Lument: You’ve covered the advantages of the residential model. What are some of the challenges?

LeGasse: Decentralization is the big one. With 32 individual homes, we have to be able to keep a lot of balls up in the air. There are different licensing requirements, maintenance issues, insurance policies, and the list goes on and on. When you’re working in an institutional setting, you step into the building once, and you’re there all day. We’re constantly on the move.

In these circumstances, communication and collaboration are critical. We rely on a HIPAA-compliant app, Serenity Connect, that brings together everyone involved in the care of our residents. Anyone can provide real-time updates, including our residents and their families. The app gives us a global sense of what’s happening across our communities and allows us to drill down to a specific home or resident.

Turner: Another challenge is that when we propose a new home, we sometimes encounter NIMBYism (NIMBY stands for not in my backyard). Local residents are concerned about how it might affect their neighborhood. Once we start operating, however, that NIMBYism typically goes away. Our own standards are high—we want to have the best-looking house in the neighborhood—but we are also held to a high standard by our regulators and lenders. We are required to maintain our properties in ways that are optional for other homeowners.

Lument: Securing financing must also be an issue.

Turner: It took some education. We really like HUD financing. Being able to lock in a low rate for 35 years is unheard of, but we knew it was going to take a fair amount of effort to get HUD comfortable with our residential scattered site approach with staff living onsite. Lument’s Rob McAdams had taken an interest in us early on, and he provided the guidance about the numbers we needed to have before applying and what we had to do to demonstrate the value of our model.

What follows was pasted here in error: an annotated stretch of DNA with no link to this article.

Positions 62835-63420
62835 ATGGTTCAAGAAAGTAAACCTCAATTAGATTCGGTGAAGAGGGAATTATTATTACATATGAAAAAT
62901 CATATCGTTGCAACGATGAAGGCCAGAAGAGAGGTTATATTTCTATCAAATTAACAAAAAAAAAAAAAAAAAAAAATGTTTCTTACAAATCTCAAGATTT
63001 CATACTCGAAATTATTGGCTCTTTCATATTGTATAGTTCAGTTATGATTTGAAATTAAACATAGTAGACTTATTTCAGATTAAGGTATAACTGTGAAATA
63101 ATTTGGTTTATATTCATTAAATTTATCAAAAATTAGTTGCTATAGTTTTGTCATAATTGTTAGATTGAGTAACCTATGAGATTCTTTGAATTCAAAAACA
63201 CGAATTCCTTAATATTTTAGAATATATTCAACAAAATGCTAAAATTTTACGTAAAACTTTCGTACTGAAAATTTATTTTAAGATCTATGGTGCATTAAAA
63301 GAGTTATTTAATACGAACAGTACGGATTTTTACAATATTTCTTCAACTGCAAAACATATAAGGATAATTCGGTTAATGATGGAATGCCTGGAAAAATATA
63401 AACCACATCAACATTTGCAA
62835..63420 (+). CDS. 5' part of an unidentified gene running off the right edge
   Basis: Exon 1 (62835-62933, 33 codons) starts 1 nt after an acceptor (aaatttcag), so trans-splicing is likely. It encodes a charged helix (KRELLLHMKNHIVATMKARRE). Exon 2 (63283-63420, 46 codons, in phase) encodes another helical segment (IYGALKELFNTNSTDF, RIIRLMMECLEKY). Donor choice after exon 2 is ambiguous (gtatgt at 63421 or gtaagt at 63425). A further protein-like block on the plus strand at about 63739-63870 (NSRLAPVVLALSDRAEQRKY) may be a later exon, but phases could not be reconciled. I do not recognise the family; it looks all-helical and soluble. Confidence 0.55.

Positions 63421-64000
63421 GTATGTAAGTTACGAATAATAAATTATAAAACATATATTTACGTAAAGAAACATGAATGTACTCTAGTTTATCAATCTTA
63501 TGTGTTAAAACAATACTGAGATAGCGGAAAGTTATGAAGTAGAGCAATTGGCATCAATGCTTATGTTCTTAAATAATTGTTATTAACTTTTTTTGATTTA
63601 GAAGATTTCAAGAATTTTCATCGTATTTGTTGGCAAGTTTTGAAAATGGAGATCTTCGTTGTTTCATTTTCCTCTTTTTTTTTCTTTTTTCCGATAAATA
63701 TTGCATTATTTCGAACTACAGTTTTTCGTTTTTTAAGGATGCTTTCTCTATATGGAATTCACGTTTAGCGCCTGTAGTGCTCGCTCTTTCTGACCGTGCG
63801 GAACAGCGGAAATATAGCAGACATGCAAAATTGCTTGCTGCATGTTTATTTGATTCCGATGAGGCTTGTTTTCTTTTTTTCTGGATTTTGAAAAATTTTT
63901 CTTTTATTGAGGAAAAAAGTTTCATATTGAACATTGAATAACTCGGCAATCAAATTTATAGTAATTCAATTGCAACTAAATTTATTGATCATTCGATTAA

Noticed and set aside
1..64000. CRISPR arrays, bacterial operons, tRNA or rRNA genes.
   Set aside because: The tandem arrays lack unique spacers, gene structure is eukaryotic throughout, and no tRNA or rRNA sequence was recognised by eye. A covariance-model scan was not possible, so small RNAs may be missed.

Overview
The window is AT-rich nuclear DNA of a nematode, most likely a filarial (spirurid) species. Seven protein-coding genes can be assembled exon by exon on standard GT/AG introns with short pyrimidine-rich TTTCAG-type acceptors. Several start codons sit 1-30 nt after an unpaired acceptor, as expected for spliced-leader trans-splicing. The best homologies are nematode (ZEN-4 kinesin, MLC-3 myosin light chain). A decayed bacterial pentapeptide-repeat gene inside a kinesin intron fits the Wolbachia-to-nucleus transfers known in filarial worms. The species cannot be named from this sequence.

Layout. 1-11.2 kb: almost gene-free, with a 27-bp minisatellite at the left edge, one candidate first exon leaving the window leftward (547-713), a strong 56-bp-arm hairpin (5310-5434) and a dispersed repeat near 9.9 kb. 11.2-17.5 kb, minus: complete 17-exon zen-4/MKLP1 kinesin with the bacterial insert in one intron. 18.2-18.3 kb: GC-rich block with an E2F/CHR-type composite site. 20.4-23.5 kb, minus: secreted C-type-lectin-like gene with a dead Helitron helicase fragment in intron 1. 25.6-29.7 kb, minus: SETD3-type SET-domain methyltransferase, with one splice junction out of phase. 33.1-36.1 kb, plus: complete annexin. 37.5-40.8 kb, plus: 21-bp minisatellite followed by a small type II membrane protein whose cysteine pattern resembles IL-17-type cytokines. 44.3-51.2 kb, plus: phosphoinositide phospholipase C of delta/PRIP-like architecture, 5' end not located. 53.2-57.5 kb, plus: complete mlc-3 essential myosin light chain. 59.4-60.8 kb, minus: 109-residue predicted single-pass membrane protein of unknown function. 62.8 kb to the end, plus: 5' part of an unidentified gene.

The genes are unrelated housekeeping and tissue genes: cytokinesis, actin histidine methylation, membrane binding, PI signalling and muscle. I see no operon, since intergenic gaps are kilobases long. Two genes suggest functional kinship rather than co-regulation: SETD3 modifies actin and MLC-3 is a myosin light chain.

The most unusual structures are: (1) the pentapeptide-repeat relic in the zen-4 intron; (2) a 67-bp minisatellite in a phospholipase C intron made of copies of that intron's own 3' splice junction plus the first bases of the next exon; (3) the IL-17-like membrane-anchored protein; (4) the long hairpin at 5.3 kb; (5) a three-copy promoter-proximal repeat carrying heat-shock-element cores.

LeGasse: Rob went as far as to invite HUD to spend two days in Denver to meet with us and visit our homes. That really flipped the game. They came away from the trip excited about our model and ready to do a deal. That whole experience, though exhausting, was validation for us. We ended up thinking maybe we really have accomplished something here! We have Rob to thank for that.

Lument: Most senior living companies begin with assisted living and graduate to memory care. Assured did the reverse. Why begin with memory care, which is typically perceived as more difficult to deliver?

Turner: Our perception has been that for a lot of operators, memory and brain care are afterthoughts, grafted onto assisted living. We wanted to shift the discussion around dementia. About 85% to 90% of people moving into senior living have some form of cognitive impairment, so the principles of working with older adults with dementia also apply in some degree to the larger population. In this respect, memory care provides the foundation for assisted living.

LeGasse: We talked earlier about how the physical environment of our homes in itself elevates care for residents with dementia—and this is true for all our residents. Our programming also contributes. We use yoga and music therapy developed by experts who understand dementia. We also train our staff on specific techniques that dementia expert Teeba Snow has developed to promote engagement with people with dementia. We are even exploring the use of virtual reality to stimulate recall and reminiscence.

Lument: Your willingness to try virtual reality seems to be indicative of another quality of Assured Senior Living: your insistence on staying on the cutting edge and questioning conventional wisdom. How do you keep up?

LeGasse: We decided early on that if we were to provide the best possible care for people who are aging, we would have to understand the aging process, and this means keeping up with the latest research. We also look to other sectors of the economy to see what they’re doing to better serve their customers. For instance, robotics have proven themselves in a number of industries. Transferring patients from beds to wheelchairs can be difficult for staff. Having a robot to assist them might reduce back injuries.

Turner: These days, researchers are delivering so many new insights into aging. It’s exciting to use that information to find new and better ways to deliver quality care.

Lument: Where is Assured going from here? What’s your next step?

LeGasse: We are looking to close one more acquisition in Colorado and then we will begin to look farther afield. And I think the success we have enjoyed so far positions us to be a little more vocal about how we as an industry need to challenge ourselves to go beyond what we know today.

Turner: Those who are aging now don’t want to age like their parents or grandparents did. It’s our job as providers to listen to that conversation now and begin to look toward models that match what seniors will want 10 or 15 years from now.